Posted by Janos Zempleni, Ph.D., Willa Cather Professor of Molecular Nutrition, Department of Nutrition and Health Sciences, University of Nebraska-Lincoln in Research and Science The natural infection fighting properties contained in milk could mean a better start to life for infants worldwide. Today is World Milk Day! In America, the average consumption of milk is about 146 pounds (17 gallons) per person per year according to data from USDA’s Economic Research Service . Children account for a large portion of milk drinkers, particularly infants as milk is meant to be the sole source of nutrition for infants until age 6 months.
Milk naturally contains infection-fighting properties. Commercial baby formula usually does not. Funding from USDA’s National Institute of Food and Agriculture and other sponsors allowed me to explore an element of milk that could be used as a supplement in baby formula to boost nutrition and stave off infection.
If I asked you about the nutritional importance of milk, nutrients such as calcium and vitamin D might come to mind. But there’s more. I began exploring novel bioactive compounds in cow’s milk in 2014 and discovered that milk contains around 6 trillion natural nanoparticles called “exosomes,” per fluid ounce. When you drink milk, milk exosomes enter your body and deliver a variety of proteins, lipids, RNA, and DNA to the liver, brain, placenta, and gut. Exosomes and their cargo work their magic and support essential functions such as learning and memory, the immune system, and reproduction. Not all exosomes ingested with milk find their way into human tissues. Some stay in your gut and interact with bacteria in an environment called a “microbiome.”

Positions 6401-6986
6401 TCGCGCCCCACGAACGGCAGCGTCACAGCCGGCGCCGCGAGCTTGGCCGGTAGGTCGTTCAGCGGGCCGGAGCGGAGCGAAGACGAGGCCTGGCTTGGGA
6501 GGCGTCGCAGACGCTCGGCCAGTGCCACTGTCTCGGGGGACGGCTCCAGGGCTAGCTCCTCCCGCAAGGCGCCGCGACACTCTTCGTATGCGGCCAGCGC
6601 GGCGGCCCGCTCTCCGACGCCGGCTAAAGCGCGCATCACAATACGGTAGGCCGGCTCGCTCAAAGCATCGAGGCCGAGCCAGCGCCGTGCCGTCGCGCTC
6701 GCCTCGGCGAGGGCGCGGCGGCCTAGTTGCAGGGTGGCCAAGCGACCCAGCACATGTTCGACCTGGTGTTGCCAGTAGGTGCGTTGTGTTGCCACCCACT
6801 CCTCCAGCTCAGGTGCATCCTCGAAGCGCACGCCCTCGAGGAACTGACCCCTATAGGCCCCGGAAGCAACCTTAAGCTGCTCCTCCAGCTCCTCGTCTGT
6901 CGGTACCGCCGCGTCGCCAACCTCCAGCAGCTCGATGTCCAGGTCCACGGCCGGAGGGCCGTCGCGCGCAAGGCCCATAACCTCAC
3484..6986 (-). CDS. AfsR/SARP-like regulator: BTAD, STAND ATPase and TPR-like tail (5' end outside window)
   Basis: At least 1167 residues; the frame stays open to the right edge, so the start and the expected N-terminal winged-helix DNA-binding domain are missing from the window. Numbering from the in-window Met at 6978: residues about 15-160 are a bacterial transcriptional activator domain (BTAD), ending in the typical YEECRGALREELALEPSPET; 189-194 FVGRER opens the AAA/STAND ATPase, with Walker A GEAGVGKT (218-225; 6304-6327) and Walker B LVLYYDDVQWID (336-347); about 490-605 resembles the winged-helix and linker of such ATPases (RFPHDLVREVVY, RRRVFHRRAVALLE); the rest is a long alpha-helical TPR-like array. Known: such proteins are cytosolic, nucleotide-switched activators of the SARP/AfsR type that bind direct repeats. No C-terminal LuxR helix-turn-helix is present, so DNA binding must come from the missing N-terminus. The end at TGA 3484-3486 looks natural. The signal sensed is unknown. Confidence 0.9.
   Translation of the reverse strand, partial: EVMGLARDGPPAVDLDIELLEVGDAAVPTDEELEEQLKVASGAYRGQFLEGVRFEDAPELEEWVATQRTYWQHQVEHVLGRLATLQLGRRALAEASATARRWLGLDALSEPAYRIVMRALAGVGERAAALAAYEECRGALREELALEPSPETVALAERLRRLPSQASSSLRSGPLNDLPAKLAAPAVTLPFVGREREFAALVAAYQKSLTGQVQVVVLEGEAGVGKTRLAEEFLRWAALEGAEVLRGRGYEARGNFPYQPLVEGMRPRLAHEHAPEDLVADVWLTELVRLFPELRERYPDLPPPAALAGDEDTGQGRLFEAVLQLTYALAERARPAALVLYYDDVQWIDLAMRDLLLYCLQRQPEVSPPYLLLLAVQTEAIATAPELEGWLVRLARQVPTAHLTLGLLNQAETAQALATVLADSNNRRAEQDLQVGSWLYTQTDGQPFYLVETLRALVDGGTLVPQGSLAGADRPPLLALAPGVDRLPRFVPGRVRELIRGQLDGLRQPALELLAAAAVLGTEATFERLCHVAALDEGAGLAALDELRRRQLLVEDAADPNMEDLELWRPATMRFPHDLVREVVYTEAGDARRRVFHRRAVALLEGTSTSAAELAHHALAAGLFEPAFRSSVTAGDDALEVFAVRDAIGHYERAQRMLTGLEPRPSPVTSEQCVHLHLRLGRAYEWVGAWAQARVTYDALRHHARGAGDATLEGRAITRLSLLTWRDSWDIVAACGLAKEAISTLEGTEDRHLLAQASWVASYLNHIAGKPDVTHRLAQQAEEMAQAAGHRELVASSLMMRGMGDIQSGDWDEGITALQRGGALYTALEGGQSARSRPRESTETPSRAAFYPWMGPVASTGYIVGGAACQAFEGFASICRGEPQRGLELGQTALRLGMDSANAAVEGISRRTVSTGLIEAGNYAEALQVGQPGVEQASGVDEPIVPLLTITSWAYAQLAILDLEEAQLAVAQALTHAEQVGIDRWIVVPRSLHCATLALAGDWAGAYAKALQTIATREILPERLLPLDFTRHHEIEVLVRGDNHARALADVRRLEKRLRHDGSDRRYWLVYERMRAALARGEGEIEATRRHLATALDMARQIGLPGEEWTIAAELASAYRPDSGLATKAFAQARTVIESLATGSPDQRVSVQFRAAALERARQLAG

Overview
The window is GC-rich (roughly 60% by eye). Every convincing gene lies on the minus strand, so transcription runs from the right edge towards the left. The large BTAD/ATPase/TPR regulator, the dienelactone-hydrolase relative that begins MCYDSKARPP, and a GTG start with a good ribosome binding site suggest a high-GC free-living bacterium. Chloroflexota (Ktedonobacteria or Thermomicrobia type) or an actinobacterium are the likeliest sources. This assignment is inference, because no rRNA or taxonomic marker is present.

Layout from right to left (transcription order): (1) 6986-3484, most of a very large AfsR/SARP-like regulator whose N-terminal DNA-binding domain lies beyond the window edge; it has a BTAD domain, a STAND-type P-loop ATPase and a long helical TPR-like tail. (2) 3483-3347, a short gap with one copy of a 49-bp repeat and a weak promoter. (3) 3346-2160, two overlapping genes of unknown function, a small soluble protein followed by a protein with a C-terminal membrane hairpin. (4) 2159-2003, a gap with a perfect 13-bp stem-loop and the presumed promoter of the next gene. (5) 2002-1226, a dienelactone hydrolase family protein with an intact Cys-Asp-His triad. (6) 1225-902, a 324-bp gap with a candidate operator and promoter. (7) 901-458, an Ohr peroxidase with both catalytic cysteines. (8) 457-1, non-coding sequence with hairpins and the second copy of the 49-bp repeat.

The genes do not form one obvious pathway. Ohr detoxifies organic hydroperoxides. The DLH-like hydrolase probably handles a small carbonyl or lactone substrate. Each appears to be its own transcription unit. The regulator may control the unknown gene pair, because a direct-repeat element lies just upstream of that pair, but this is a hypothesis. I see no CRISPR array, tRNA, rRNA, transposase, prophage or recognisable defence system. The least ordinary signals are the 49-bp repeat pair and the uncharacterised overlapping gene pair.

My research involved studying exosome-microbiome interactions in milk. My findings suggest that milk exosomes alter the genetic makeup of bacteria. For example, what used to be a fairly quiet bacteria might turn more virulent in the absence of milk exosomes.
How can this discovery about milk exosomes provide healthier nutritional benefit society? First, while pediatricians recommend exclusive breastfeeding in the first six months of life, most babies (for a variety of reasons) are fed infant formula. Commercial formula contains little, if any, exosomes. Supplementing formula with milk exosomes can make it more like human milk. This is important for premature infants who are predisposed to developing gastrointestinal diseases. Infants in developing countries may also benefit from supplemented formula because they often receive formula in the first stages of life.
The natural infection fighting properties contained in milk, either through breast milk or possibly through formula supplements, could mean a better start to life for infants worldwide.